OEM Presentation - IA and Emergency Response


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An introduction to Information Architecture and Emergency Response technologies presented at the NYC Office of Emergency Management for the Women's History Month Breakfast. This presentation is a companion to my IA Summit presentation Information Architecture and Emergency Response, which goes into more detail on the kinds of technologies used in Emergency Response.

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OEM Presentation - IA and Emergency Response

  1. 1. The Information Architecture of Emergency Response Noreen Y. Whysel Womens History Month Breakfast NYC Office of Emergency Management March 28, 2012
  2. 2. Hyatt Regency Hotel after Hurricane Katrina Hyatt Regency Serves as a ShelterSource: Bill Haber, AP Source: Gary-Coronado-Palm-Beach-Post
  3. 3. Information Architecture
  4. 4. Information Architecture• Information Architecture: The structural design of shared information environments• Information Architecture Institute: global organization that supports individuals and organizations specializing in the design and construction of shared information environment
  5. 5. Touchstones ofEmergency Response
  6. 6. Common Elements of an Emergency Response System• People• Measurement tools/devices• Data/Information Systems• Communication• Response
  7. 7. People (and organizations) Emergency Management Information SystemsPerson in Need First Responders Emergency Response System
  8. 8. Mental Model for an Emergency Response System Something Someone Emergency Aid is given Forms, BAD calls for help responder Forms, happens arrives Forms(Based loosely on Mental Models by Indy Young, Rosenfeld Media)
  9. 9. Develop Policies Drills and simulations Maps FormsComm Planning Monitor conditions Incident occurs Maps FormsComm Event Dispatch response units Establish command Maps FormsComm Dispatch Determine hazards Create restricted zones Maps FormsComm Locate victim/survivors Assessment Mitigate hazards Assistance Maps FormsComm Rescue/ Recovery Apprehension Investigation Maps FormsComm Emergency Response Incident Model Debriefing Post-Event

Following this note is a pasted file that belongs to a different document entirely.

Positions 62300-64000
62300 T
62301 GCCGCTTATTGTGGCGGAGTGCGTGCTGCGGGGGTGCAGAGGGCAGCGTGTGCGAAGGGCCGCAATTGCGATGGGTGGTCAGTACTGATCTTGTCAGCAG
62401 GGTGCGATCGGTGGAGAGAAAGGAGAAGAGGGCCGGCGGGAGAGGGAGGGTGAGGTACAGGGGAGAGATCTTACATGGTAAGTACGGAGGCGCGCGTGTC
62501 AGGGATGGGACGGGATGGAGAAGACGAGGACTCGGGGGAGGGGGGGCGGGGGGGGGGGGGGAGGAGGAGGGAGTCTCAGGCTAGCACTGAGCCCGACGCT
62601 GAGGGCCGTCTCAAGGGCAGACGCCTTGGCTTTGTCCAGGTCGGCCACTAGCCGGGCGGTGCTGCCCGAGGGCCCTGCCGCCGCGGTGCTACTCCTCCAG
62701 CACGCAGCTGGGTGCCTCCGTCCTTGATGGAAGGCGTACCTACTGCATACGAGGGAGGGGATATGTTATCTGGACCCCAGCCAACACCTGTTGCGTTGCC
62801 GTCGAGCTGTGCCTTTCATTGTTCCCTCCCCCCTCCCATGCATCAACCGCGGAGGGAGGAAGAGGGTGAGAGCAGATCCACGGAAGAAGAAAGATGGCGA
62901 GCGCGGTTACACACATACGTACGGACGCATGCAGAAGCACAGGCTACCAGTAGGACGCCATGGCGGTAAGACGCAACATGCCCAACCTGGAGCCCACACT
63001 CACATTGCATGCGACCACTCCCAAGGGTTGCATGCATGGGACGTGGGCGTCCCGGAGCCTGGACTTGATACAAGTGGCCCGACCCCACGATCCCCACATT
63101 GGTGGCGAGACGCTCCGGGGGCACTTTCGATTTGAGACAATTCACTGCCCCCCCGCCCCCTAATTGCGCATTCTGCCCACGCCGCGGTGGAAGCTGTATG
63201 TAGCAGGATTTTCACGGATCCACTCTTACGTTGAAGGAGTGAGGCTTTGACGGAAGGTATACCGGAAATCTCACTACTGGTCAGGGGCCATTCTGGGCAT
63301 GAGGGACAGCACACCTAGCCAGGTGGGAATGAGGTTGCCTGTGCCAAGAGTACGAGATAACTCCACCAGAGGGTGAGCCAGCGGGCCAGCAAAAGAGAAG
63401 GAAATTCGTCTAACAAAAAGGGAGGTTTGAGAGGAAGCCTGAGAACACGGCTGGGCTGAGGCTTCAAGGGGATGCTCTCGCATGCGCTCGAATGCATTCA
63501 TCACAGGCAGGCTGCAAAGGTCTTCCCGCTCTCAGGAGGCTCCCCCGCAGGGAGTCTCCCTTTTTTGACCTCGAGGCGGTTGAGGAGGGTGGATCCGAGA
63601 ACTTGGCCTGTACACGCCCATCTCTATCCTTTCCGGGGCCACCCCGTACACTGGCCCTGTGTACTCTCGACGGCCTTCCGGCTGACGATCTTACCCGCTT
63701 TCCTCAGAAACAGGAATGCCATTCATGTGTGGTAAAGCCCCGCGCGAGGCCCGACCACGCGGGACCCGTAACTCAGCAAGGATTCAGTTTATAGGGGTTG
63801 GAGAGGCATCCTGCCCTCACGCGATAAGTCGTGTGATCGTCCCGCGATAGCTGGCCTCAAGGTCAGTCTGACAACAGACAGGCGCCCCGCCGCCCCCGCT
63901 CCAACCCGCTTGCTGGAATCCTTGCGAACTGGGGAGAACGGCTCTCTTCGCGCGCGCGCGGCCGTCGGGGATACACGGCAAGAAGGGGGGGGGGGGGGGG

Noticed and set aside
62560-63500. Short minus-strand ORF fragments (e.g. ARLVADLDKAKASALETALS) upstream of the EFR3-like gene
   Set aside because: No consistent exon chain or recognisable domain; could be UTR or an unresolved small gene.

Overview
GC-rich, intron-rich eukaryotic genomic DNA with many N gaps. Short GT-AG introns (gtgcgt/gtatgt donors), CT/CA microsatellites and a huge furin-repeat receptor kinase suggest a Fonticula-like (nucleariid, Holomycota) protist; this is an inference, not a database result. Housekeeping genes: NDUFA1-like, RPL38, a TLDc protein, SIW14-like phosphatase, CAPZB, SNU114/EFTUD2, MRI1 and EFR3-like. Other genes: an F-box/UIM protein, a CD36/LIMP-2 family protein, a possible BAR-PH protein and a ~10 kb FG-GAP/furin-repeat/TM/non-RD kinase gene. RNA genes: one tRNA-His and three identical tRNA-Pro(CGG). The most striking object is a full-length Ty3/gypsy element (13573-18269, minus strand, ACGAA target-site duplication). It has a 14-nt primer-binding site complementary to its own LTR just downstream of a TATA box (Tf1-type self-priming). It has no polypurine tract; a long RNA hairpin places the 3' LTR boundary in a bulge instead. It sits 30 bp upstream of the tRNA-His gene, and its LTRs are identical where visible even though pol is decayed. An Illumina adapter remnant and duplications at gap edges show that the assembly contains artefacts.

10. 10. CIMS: Citywide Incident Management System• Roles and responsibilities• Chain of command by core competency• Common processes• Common vocabularies• Common organizational structure• Allows for Continuity of Operations• Complies with National Incident Management System• Compatible with other states and federal agency systems
  11. 11. Case Study:Hudson River Parkway Wall Collapse
  12. 12. Hudson River Parkway Wall CollapseHenry Hudson Parkway Wall Collapses, May 12, 2005Source: The Gothamist
  13. 13. Elements of Response to a Wall Collapse Incident• People – victims, OEM, NYPD, FDNY, DOT, DOS, DOB, CAU, CERT, Tri-Borough Bridge and Tunnel Authority, Columbia University, Salvation Army, Red Cross, private hauling• Measurement tool/devices – seismographic sensors, thermal and satellite imaging, search dogs• Data/Information Systems – seismographic data, GIS, infrastructure maps, pictometry• Communication – radio communications, 911, ICC-1 mayoral briefings, agency planning meetings• Response – rescue, recovery, Citywide Incident Management System (CIMS), safety zone, evacuation, debris removal, stability tests, community assistance/temporary housing
  14. 14. Emergency Response Technologies
  15. 15. OEM Emergency Response Technologies• Maps and Imaging• Communications• Information Systems• Sensors• Vehicles
  16. 16. Maps and Imaging• NYCMAP: Basemap of NYC including streets, building footprint, some infrastructure• Infrastructure maps: Department of Buildings, Con Ed (power company), Department of Environmental Protection, Department of Transportation• LIDAR imaging• Thermal imaging• Aerial and satellite imagery
  17. 17. Compare to Google Maps
  18. 18. Communications• Telephony, 911, 311, 511 (MTA Info)• NYCWiN: Wireless network• Mobile phones/devices• Radio• Websites, SMS, Twitter, Facebook• Ready NY Guides• Emergency Communications Transformation Program With land lines down and mobile (E911) systems overloaded, the BlackBerry phone was one of the few unimpeded methods of communication that worked in the aftermath of 9/11.
  19. 19. Information Systems• Citywide Asset and Logistics Management System• Unified Victim Identification System• Situational Awareness for Field Response System• Next Generation 911 Source:
  20. 20. Vehicles Interagency Command Center Mobile Data CenterInteragency Communications Vehicle Mobile CIMS Center
  21. 21. Mobile Data Center (2003)